According to a report conducted by UNICEF, at least 3,153 children have been killed. UNICEF representative Sara Beysolow Nyanti comments, ‘Now as the world’s attention focuses on the COVID-19 pandemic I fear the children of Yemen will be all but forgotten. Despite our own preoccupations right now, we all have a responsibility to act and help the children of Yemen. They have the same rights of any child, anywhere.’
2 million children under the age of 5 are malnourished and nearly half of all children under 5 are stunted - the impact of the war has quite literally stopped their cognitive development. There have been widespread instances of sexual violence perpetrated against children and the UN estimates that 3,467 children have been sent to the frontline as ‘child soldiers’.
The Western Role
Unsurprisingly the West has been complicit in the devastating conflict, particularly the USA and UK who continue to assist and cheer on Saudi Arabia from the side-lines.
The Trump Administration recently approved the sale of $290m in bombs to Saudi Arabia as part of a flurry of arms deals with Middle Eastern dictatorships in the last weeks of Trump’s Presidency despite congressional and public opposition to such deals.
‘The Trump administration is rushing through with parting arms gifts to Saudi Arabia despite its deplorable human rights record,’ said Sarah Leah Whitson, Executive Director of Democracy for the Arab World Now (DAWN), the organization founded by Jamal Khashoggi, the dissident and author murdered by the Saudi regime in 2018.
In June 2019, the Court of Appeal ruled that British arms sales to Saudi Arabia were unlawful and accused ministers of ignoring whether airstrikes that killed civilians in Yemen broke humanitarian law.
Sir Terence Etherton, the master of the rolls, said that ministers had ‘made no concluded assessments of whether the Saudi-led coalition had committed violations of international humanitarian law in the past, during the Yemen conflict, and made no attempt to do so.’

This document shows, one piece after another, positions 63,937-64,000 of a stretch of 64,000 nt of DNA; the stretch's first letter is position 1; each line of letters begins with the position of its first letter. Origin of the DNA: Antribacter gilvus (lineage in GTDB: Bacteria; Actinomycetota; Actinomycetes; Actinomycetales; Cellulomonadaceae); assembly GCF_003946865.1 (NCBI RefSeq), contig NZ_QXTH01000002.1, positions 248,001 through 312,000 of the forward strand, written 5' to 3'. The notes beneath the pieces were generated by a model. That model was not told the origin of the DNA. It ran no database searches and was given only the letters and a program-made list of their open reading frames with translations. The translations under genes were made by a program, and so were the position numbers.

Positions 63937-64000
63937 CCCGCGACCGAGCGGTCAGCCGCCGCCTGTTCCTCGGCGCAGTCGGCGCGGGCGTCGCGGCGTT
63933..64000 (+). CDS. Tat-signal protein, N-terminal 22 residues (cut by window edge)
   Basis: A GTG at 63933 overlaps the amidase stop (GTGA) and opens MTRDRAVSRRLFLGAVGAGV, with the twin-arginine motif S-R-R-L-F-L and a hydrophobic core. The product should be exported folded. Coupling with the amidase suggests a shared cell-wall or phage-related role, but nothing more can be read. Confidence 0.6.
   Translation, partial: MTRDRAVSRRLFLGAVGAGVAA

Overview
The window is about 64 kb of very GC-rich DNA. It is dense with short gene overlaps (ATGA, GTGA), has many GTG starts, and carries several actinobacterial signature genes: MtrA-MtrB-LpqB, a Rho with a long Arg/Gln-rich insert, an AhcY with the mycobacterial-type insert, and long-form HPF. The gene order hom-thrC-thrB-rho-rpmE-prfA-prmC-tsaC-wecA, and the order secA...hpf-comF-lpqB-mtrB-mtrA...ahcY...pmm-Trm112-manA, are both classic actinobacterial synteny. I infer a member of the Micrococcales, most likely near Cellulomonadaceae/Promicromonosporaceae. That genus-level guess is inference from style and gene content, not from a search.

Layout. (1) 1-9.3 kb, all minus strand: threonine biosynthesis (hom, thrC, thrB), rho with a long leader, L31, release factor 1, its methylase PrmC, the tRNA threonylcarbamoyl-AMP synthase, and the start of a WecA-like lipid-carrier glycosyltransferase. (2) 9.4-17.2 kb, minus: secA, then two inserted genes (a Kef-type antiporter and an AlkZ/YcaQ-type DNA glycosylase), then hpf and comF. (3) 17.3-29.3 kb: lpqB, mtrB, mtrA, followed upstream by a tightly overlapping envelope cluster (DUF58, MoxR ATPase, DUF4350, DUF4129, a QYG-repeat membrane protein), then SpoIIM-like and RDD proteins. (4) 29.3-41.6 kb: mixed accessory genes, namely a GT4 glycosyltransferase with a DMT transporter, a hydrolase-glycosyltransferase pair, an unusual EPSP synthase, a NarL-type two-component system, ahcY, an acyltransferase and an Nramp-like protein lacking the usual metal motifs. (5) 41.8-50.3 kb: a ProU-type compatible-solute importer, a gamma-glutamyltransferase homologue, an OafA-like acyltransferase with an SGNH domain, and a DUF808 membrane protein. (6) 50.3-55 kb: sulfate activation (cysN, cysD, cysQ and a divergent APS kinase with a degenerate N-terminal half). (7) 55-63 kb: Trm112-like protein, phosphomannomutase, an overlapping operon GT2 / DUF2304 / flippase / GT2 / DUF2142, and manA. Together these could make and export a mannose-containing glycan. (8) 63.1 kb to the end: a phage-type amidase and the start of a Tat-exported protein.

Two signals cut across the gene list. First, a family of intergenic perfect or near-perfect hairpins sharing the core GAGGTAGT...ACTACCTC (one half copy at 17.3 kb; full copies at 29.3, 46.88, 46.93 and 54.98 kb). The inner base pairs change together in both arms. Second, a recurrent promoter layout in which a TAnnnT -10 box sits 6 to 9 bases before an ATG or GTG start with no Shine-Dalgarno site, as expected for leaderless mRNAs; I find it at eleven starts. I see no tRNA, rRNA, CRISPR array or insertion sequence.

Britain has since resumed arms sales to Saudi Arabia, after International Trade Secretary Liz Truss told MPs that violations of international law were ‘isolated incidents’.
One would be inclined to think that Saudi Arabia’s vast oil reserves are a certain deciding factor in such arms deals...
Does Yemen Have A Future?
Whilst we may complain about seemingly never-ending lockdowns and having to wear a facemask, spare a thought for the people of Yemen - particularly the children of Yemen. With the rollout of vaccines beginning in the UK, there may be finally light at the end of the tunnel. However, with ever worsening food shortages, lack of medical supplies and health professionals and continued military action, the nightmare in Yemen is far from over.
Despite this, young people in Yemen have not lost all hope. They believe that better days will come when bombs no longer fall on cities and towns and when children can be children.
Abdulrahman Al-Habshi, a young Yemeni computer scientist and social media consultant defiantly says, “As much as it pains me to say it, the situation is dismal. That doesn’t mean we the youth of Yemen don’t hope anymore. We do. But we can only pray that this war ends soon before we lose more of our family and friends to the senseless killing,” he said.
For now, all they know is war.
Gerard Scullion is 20 and from Carnlough, East Antrim. He studies Law at Queen’s University Belfast and takes an interest in matters of faith and politics.